>Labels are important. They describe a person to other people (tall, short, athletic, writer…). This is true for diagnostic labels, too, because when you say “so-and-so has autism,” then the doctors have a picture painted, albeit in rather broad brushstrokes, of certain characteristics of that person. They help us get services such as the Waiver I have or IEPs or what have you. They help to explain reasons for a person’s behaviors or idiosyncracies. All good, necessary things.
But labels have their place. One of my staff constantly tells me that I’m “soooo high functioning” and “you’d never even guess you’re on the spectrum!” and other things like that. This is frustrating, because first of all, she’s just flat out wrong. I’ve asked other people, and they’ve said she’s wrong too. Secondly, she isn’t qualified to give such opinions and should leave it to my doctor and therapist to discuss such labels with me. Third of all, she’s the only person who says that I’m anything resembling HF, and it’s frustrating to me to have conflicting opinions thrown at me.
I’ve been tossing around ideas of what to say to her next time she says this. I don’t want to be harsh, because I was just harsh when I told her that I was uncomfortable and believed she broken HIPAA by discussing details about my case with total strangers (her answer: “It was at an autism group so I thought it would be fine.”). So, I think I’ve settled on a response…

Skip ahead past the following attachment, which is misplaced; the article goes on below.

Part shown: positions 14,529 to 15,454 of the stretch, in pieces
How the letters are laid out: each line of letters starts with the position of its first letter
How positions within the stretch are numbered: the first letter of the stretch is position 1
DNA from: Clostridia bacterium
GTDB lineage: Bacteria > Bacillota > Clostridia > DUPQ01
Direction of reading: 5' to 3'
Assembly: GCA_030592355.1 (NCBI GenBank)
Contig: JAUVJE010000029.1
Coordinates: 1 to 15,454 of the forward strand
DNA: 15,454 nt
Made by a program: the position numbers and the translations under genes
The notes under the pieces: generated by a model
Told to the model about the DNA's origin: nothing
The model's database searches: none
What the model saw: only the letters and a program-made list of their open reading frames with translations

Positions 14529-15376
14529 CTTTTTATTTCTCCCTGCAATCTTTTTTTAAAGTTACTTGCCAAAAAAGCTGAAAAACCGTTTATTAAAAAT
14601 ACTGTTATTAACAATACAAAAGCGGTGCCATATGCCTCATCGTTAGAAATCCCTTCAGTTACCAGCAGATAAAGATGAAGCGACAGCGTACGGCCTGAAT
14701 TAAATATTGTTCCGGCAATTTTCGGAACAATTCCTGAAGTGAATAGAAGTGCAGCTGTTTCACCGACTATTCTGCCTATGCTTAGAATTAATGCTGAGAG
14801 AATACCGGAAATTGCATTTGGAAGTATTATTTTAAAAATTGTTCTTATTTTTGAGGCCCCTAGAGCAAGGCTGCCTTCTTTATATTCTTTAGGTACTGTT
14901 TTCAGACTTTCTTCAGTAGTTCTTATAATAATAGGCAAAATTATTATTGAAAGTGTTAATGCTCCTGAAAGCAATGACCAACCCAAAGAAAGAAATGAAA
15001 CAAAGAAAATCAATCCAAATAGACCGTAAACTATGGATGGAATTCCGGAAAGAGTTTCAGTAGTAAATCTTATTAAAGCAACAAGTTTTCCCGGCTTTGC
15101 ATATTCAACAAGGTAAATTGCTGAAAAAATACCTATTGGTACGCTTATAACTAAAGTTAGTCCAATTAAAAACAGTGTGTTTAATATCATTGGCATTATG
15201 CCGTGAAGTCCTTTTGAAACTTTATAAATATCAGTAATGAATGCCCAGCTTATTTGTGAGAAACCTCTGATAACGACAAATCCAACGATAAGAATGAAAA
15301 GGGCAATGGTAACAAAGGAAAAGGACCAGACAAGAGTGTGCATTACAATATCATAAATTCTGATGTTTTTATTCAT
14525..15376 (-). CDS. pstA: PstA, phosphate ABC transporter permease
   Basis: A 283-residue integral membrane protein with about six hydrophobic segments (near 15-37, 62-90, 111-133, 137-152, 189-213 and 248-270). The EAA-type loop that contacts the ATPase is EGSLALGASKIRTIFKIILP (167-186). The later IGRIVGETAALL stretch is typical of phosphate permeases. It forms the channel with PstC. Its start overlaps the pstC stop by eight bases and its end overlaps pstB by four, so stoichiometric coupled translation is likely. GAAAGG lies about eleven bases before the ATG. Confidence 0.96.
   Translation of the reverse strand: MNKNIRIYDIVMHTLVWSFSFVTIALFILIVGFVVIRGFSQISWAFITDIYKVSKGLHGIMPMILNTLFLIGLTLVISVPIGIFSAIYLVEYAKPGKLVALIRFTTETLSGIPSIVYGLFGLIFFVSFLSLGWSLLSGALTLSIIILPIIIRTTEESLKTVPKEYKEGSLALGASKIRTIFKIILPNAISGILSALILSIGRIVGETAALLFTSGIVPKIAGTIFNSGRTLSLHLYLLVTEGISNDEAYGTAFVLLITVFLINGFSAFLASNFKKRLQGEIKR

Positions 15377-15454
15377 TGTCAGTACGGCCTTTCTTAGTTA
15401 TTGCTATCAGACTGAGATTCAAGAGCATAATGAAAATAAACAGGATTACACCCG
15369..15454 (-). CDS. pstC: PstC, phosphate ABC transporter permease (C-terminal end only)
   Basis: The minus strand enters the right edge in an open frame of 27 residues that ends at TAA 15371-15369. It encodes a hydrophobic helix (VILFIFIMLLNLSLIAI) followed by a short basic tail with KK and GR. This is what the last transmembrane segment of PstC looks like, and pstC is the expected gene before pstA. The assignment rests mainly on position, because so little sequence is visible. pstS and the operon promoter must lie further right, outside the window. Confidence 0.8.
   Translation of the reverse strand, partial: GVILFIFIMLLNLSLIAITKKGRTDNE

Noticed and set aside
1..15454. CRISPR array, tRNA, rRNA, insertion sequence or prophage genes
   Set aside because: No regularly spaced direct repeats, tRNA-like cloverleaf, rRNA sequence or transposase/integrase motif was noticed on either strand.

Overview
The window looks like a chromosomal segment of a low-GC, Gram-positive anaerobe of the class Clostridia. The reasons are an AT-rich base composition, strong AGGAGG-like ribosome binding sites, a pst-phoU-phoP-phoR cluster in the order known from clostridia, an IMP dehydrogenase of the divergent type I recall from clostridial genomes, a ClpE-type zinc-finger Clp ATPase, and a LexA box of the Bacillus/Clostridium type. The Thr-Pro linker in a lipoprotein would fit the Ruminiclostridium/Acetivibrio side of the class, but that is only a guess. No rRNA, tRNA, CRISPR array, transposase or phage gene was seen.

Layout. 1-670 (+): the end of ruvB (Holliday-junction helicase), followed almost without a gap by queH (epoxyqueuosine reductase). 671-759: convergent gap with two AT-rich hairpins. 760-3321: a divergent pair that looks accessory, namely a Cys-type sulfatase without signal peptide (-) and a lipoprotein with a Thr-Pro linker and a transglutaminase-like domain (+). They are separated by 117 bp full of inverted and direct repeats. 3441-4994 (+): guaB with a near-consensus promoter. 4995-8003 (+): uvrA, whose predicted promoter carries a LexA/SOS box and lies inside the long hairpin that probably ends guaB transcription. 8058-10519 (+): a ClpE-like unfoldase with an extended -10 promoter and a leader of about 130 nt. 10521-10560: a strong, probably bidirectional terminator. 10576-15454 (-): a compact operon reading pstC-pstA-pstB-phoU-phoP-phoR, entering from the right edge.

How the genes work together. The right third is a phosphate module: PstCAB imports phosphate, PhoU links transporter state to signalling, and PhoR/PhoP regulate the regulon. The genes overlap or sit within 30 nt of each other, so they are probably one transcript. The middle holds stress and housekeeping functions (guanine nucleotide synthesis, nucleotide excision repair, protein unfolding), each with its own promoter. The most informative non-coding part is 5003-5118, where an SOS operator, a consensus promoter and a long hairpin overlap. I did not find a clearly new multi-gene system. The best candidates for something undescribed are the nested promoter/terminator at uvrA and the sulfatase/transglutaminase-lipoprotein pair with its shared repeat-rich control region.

“I’m just Lydia, thank you.”
I think that in “our world,” we get so tied up in labels that we forget who we, who our kids, really are. I am a lot of things other than autism. In fact, there is a button on CafePress that I’m going to order sometime when I can spare 5 bucks (haha, I know, when that ever happens) that says “I am more than autism” and lists a whole bunch of other adjectives that also describe me. I’ll put it on my ever-present backpack.
So, friends, you have a challenge. Give me 10 adjectives to describe yourself or your kiddo or your friend or whoever it is in your life that has ASD… and “autistic” (or its cousins) can’t be one of them.
I’ll start with my best bud who has ASD whose name I won’t write in case she doesn’t want all the attention 😉
a good daugther
always puts others first
Okay. Your turn. Go!